Because of the Full Faith and Credit Clause of the Constitution, all states must recognize the court proceedings of other states, including divorces.  This means that a divorce obtained in another state is valid as long as it meets the requirements of that state.  One of the main requirements in most jurisdictions is a residency requirement, so that the person seeking divorce must be a legal resident of the state before he or she can obtain a divorce there.  However, this requirement is sometimes quite short, as low as six weeks.

Why Would People Look to Other Jurisdictions for Divorces?

There are several reasons that people might seek out other jurisdictions for a divorce.  Often, the couple is simply seeking to speed up the process by avoiding the complex legal requirements of their state, but in some cases one spouse is seeking to avoid the financial hardship of his state’s divorce laws.  The main reasons include:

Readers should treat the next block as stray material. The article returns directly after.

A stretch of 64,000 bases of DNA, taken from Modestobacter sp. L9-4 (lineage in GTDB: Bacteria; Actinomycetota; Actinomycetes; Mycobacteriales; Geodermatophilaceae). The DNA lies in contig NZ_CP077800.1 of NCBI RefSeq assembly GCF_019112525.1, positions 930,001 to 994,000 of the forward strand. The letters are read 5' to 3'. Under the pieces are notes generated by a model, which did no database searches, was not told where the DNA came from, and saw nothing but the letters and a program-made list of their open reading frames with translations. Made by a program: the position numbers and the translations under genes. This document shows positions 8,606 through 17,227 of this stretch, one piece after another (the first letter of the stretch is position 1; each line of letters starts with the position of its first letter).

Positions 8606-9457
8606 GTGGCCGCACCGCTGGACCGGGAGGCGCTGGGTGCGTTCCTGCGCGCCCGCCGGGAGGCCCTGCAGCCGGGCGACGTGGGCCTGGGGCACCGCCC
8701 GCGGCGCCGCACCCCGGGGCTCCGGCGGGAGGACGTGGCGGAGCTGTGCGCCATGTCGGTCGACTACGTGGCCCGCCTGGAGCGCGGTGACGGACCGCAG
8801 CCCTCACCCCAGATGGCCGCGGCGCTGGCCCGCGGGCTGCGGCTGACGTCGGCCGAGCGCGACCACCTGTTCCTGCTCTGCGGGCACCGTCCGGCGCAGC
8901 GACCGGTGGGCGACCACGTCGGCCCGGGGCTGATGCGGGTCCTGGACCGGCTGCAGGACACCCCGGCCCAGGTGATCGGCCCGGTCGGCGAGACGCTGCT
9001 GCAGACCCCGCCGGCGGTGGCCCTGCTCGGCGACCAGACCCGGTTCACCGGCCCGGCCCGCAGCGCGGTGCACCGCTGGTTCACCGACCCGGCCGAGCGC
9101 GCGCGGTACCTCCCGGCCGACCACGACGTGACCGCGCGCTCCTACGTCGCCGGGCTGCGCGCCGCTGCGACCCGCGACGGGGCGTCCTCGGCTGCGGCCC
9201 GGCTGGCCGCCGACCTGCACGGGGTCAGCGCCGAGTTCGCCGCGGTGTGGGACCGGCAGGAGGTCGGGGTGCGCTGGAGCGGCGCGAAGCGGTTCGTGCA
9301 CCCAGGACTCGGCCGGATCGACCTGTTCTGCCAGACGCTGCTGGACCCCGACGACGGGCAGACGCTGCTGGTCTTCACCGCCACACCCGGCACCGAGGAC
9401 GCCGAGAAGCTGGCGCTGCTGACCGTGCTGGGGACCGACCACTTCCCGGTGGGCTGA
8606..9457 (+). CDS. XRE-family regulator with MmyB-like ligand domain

• Many jurisdictions require cause for a divorce and will not accept "irreconcilable differences."  Many also require fault or a separation agreement to be in force for a year;
  • Many jurisdictions have complex paperwork requirements and residency requirements;
  • Some jurisdictions may take up to a year or more to finalize the divorce;
  • Some jurisdictions provide more financial benefit by requiring less alimony and provides for a fast, uncontested divorce.

Is a Divorce Obtained in Another Country Valid?

Divorces obtained in other countries will generally be recognized by the United States as long as no person’s rights were violated.  This means that contested divorces may not be allowed unless the defendant spouse was notified and had a chance to respond.  Uncontested divorces are generally recognized, however, and are often very easy to obtain.

Do I Need a Lawyer?

If you are in the process of obtaining a divorce, an experienced divorce lawyer can advise you of your rights and help in the division of assets.  If you have obtained a divorce from another jurisdiction, a lawyer can advise you of its legality.  A lawyer can also represent you in court if needed.